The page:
Computer Programmer Creates Voice Controlled Face Mask With Moving LED Mouth
Here he is, proudly displaying his fun - if slightly disturbing - creation.
The idea is that the face mask can actually tell you when the wearer is speaking, and it can also be controlled by a click of the tongue to show an illuminated smile.
This invention is the brainchild of game designer and computer programmer Tyler Glaiel, who created the LED panel that slots comfortably into a fabric mask after getting the idea a while back.
In an interview with BBC News, Glaiel explained: "I had a random idea for it.
"I was wondering if it existed, to have a face mask that just lighted up with mouth shapes and so I looked around online to see if there was anything I could feasibly buy to do this and there really wasn't anything there."
Spotting the gap in the market, he got to work.
What's more, he even shared the process of how he did it, but you'll need a decent level of electronics knowhow if you're to build your own version at home.
It's based around an Arduino Nano, which is a popular programmable microcomputer similar to a Raspberry Pi.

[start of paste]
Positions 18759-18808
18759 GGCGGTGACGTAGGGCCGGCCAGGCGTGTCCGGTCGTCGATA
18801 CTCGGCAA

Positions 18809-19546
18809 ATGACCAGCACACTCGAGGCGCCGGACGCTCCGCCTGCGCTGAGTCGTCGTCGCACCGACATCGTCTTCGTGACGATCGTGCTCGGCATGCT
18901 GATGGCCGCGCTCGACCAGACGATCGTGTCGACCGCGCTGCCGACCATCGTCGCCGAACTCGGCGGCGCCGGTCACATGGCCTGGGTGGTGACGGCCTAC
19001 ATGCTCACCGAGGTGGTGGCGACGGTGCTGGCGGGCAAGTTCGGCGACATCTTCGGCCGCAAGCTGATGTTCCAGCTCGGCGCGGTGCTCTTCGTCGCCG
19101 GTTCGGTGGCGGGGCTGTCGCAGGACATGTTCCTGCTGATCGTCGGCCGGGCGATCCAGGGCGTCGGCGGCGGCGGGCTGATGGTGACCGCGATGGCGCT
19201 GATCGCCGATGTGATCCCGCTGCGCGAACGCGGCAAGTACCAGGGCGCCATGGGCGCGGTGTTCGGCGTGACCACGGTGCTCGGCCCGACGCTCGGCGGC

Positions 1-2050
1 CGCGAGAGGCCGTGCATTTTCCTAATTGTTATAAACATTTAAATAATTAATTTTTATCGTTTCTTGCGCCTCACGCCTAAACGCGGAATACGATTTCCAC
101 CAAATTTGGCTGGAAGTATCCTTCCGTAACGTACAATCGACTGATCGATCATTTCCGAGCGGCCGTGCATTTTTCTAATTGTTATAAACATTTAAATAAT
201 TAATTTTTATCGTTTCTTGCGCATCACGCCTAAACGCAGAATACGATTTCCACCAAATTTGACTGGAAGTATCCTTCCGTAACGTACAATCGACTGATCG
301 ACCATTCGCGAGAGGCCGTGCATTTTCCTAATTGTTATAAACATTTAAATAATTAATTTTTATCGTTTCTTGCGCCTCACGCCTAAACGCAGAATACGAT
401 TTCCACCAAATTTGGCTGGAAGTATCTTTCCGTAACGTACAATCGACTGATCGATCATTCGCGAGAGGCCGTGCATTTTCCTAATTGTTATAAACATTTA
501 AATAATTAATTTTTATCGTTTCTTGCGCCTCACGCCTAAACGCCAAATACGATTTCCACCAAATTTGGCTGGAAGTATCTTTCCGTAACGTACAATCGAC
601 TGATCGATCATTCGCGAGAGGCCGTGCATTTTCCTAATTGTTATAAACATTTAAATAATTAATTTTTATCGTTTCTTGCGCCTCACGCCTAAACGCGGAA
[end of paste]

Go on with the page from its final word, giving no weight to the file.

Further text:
The Arduino controls the LED lights and voice-recognition system of the mask, and the whole job is powered by a nine-volt battery.
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He spent around a month experimenting with his creation before settling on the design that we can see before us.
The electric portion of the device can be completely removed so that it can be sterilised, and so that the fabric mask can be washed.
However, it's worth bearing in mind that the mask gets quite hot, and it's not proper PPE standard, so it's best not to be worn by kids, or by those who work in hospitals, and not for too long.
That said, it's a nice twist on the impersonal masks that most people are wearing these days. It'll get a laugh out of someone on the bus, that's for sure.
To build it, you need a few basic components such as an LED matrix, a small microphone, some wire, a converter, and resistors and capacitors.
Oh, and you'll have to buy the Arduino, too.
That's not an exhaustive list, but if you want to make it, it's all there on the blog.
In total, the cost will be about $50 (£40).
He's made the information open-source by sharing it in a blog post, but you'll have to make your own, as Glaiel said: "I'm not planning on selling them."
The code to program the device is also available on GitHub, though you might need some additional coding knowledge depending on what exact components you're using.
Featured Image Credit: Medium/Tyler Glaiel
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